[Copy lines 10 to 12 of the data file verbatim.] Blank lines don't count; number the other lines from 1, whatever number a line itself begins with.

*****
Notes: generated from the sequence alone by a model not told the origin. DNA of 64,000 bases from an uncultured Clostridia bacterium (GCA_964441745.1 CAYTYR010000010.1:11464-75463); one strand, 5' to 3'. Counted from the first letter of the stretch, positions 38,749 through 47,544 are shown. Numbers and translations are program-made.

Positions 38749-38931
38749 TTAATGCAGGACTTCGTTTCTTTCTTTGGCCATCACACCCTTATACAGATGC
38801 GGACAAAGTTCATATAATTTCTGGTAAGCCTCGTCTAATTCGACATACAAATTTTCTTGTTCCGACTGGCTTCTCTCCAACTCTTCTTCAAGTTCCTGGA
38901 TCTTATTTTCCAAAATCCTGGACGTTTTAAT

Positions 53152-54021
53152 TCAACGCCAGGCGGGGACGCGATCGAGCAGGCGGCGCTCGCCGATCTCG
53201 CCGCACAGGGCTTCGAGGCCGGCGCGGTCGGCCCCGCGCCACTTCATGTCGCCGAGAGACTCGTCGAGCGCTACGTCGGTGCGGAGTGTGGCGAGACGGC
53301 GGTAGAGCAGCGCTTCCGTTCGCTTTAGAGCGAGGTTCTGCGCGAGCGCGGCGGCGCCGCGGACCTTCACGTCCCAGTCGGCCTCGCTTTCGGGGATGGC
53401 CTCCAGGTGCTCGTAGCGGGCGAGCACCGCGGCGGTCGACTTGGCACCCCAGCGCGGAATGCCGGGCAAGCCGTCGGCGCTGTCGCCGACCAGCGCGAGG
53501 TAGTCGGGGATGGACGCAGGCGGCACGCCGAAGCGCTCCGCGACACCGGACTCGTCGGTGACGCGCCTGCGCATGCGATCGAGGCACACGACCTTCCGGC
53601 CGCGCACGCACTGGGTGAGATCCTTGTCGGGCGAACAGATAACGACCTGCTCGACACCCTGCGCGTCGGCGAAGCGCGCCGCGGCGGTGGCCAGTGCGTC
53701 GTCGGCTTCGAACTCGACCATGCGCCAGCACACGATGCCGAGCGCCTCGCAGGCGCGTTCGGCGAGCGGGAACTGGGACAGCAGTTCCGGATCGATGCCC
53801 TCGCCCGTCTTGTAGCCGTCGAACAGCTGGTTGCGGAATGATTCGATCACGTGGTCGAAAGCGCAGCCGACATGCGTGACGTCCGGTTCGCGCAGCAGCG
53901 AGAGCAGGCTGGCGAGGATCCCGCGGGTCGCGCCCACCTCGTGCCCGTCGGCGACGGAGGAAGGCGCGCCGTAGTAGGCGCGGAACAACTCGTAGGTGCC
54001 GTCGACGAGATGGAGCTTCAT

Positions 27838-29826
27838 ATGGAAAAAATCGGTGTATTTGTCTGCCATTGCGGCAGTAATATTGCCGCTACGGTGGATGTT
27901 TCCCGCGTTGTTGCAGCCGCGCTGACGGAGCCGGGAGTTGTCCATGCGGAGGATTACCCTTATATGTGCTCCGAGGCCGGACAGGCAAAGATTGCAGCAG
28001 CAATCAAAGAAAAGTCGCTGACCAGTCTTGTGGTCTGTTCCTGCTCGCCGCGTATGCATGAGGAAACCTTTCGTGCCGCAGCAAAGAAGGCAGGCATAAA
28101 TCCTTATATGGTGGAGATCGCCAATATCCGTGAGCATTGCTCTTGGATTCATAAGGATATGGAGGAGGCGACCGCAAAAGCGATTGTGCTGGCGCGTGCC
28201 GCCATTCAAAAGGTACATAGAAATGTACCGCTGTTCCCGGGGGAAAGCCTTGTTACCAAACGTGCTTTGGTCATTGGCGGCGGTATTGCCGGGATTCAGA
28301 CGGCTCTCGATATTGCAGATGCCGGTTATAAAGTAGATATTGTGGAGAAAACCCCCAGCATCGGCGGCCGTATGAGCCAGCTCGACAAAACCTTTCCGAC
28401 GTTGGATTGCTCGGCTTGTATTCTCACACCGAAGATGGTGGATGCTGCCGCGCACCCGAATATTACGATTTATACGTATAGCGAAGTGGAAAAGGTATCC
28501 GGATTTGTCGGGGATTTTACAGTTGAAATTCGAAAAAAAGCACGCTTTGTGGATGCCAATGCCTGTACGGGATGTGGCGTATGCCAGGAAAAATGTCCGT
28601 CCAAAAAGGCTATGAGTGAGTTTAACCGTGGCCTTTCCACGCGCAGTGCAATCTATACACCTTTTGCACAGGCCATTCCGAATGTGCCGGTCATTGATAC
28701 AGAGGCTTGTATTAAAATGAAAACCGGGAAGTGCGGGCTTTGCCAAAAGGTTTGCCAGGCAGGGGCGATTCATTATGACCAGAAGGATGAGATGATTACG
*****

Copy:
53401 CTCCAGGTGCTCGTAGCGGGCGAGCACCGCGGCGGTCGACTTGGCACCCCAGCGCGGAATGCCGGGCAAGCCGTCGGCGCTGTCGCCGACCAGCGCGAGG
53501 TAGTCGGGGATGGACGCAGGCGGCACGCCGAAGCGCTCCGCGACACCGGACTCGTCGGTGACGCGCCTGCGCATGCGATCGAGGCACACGACCTTCCGGC
53601 CGCGCACGCACTGGGTGAGATCCTTGTCGGGCGAACAGATAACGACCTGCTCGACACCCTGCGCGTCGGCGAAGCGCGCCGCGGCGGTGGCCAGTGCGTC